OBIEE – Dimension Hierarchies

Hierarchies is a series of many-to-one relationships and can be of different levels. A Region hierarchy consists of: Region → Country → State → City → Street. Hierarchies follow top-down or bottom-up approach.

Logical dimensions or dimension hierarchies are created in BMM layer. There are two types of dimensional hierarchies that are possible −

  • Dimensions with level-based hierarchies.
  • Dimension with Parent-Child hierarchies.

In level-based hierarchies, members can be of different types and members of the same type come only at single level.

In Parent-Child hierarchies, all members are of the same type.

Dimensions with Level-based Hierarchies

Level-based dimension hierarchies can also contain parent-child relationships. The common sequence to create level-based hierarchies is to start with grand total level and then working down to lower levels.

Level-based hierarchies allows you to perform −

  • Level-based calculated measures.
  • Aggregate navigation.
  • Drill down to child level in dashboards.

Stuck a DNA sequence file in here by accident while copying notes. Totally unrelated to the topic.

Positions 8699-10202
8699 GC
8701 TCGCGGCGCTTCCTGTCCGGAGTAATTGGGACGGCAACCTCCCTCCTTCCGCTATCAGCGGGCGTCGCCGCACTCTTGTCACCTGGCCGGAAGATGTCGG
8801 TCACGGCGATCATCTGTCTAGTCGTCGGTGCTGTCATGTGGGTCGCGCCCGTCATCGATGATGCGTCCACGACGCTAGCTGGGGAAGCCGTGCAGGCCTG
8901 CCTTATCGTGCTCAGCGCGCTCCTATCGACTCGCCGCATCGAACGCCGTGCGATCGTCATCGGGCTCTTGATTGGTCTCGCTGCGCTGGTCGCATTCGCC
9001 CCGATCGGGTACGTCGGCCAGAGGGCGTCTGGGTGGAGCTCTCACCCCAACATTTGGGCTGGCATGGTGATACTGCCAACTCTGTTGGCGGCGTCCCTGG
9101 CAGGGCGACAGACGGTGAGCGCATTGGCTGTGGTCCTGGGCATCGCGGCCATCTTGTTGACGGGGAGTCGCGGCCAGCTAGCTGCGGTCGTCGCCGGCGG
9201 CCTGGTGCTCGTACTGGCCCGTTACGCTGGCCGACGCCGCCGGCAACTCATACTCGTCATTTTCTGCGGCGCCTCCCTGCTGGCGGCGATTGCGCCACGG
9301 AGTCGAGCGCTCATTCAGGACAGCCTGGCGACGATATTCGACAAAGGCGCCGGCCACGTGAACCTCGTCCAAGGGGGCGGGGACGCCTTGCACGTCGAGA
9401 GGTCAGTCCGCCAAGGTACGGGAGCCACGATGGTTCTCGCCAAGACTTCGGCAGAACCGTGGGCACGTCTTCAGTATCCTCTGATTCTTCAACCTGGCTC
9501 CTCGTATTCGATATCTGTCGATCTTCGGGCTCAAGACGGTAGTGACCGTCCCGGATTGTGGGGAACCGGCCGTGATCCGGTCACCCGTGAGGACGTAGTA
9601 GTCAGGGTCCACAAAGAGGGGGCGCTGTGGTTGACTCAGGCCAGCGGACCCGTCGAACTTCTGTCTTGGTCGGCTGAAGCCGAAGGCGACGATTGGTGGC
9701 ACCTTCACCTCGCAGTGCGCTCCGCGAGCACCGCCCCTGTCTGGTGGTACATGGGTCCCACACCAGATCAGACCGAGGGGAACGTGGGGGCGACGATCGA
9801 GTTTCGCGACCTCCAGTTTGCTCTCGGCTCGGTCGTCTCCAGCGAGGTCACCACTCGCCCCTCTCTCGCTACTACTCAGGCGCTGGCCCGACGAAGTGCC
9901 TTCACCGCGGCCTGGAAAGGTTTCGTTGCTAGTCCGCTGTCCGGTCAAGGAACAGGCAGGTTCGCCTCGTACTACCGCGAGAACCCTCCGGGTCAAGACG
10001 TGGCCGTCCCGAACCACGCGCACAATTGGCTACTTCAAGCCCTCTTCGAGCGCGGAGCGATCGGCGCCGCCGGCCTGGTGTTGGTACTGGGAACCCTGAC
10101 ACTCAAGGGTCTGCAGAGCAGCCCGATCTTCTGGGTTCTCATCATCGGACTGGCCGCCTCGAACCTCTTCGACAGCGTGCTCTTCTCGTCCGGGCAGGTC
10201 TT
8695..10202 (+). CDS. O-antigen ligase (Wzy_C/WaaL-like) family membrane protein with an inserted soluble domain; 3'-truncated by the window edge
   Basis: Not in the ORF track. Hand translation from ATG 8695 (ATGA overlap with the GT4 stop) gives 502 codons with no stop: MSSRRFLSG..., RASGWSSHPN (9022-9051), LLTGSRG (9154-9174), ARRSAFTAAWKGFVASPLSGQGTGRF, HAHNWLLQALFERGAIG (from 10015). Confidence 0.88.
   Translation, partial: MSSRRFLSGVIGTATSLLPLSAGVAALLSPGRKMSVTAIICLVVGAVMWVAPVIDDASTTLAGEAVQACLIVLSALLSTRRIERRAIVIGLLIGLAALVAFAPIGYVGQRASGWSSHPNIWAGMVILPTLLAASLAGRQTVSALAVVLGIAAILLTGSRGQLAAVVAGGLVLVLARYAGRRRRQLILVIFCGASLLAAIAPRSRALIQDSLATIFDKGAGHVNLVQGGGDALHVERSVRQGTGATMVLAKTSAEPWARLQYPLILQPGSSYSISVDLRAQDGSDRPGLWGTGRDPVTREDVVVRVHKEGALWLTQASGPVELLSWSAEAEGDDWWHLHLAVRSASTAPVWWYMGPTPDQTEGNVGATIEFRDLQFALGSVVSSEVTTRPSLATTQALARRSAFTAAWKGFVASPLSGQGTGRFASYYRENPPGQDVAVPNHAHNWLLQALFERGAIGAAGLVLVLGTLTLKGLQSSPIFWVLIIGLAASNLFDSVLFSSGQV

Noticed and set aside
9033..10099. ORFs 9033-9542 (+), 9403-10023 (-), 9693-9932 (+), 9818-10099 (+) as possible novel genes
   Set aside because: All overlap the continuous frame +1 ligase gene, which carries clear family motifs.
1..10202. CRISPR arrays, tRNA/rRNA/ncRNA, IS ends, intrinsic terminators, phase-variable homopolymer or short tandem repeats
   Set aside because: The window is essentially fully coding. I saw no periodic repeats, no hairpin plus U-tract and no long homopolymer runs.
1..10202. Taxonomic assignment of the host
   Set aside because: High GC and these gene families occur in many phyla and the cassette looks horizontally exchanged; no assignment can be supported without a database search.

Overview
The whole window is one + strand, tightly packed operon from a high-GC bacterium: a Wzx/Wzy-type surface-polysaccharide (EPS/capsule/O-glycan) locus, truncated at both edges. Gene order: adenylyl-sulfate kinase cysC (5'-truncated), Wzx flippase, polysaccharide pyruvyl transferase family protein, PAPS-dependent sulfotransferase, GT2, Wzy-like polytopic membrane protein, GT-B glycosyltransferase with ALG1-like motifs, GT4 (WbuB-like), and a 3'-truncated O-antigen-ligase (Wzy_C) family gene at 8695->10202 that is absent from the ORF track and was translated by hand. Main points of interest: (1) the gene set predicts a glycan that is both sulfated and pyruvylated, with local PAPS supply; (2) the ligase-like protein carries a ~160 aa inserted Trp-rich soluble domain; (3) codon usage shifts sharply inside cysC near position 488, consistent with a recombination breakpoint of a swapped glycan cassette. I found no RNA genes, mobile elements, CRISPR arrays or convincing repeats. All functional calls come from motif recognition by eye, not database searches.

Each dimension can only have one grand total level and it doesn’t have a level key or dimension attributes. You can associate measures with grand total level and default aggregation for these measures are grand total always.

All lower levels should have at least one column and each dimension contains one or more hierarchies. Each lower level also contains a level key which defines unique value at that level.

Types of Level-based Hierarchies

Unbalanced Hierarchies

Unbalanced hierarchies are those where all the lower levels don’t have the same depth.

Example − For one product, for one month you can have data for weeks and for other month you can have data available for day level.

Skip Level Hierarchies

In skip-level hierarchies, few members don’t have values at higher level.

Example − For one city, you have state → country → Region. However for other city, you have only state and it doesn’t fall under any country or region.

Dimension with Parent-child Hierarchies

In parent-child hierarchy, all the members are of the same type. The most common example of parent-child hierarchy is the reporting structure in an organization. Parent-child hierarchy is based on a single logical table. Each row contains two keys – one for the member and another for the parent of the member.